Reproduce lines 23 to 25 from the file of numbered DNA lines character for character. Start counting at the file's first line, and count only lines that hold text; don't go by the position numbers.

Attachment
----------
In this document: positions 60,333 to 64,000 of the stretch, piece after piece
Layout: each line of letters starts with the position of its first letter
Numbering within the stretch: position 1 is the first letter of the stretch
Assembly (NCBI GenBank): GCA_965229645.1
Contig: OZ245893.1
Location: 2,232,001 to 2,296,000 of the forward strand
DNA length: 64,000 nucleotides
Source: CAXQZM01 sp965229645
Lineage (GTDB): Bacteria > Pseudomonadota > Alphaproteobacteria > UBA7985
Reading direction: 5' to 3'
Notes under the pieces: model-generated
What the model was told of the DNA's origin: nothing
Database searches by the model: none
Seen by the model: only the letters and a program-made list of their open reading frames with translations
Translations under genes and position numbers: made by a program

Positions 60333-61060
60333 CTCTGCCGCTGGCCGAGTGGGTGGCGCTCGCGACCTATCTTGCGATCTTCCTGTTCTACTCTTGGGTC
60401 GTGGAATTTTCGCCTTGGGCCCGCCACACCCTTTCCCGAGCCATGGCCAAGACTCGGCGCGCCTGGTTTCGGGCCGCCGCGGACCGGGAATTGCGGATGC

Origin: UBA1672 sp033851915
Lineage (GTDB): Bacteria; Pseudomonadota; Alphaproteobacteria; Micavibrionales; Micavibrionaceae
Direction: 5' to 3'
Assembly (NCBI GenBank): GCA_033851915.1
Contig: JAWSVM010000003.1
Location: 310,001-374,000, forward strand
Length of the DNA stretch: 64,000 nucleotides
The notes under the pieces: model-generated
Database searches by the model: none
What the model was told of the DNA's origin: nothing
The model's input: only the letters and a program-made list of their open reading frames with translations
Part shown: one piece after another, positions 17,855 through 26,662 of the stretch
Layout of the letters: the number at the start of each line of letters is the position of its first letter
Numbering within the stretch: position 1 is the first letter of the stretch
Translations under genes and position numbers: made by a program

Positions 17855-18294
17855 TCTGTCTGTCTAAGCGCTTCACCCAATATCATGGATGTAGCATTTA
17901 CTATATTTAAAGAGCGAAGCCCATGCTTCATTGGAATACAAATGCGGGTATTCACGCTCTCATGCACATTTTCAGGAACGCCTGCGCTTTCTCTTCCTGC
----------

Contig: JAWSVM010000003.1
Location: 310,001-374,000, forward strand
Length of the DNA stretch: 64,000 nucleotides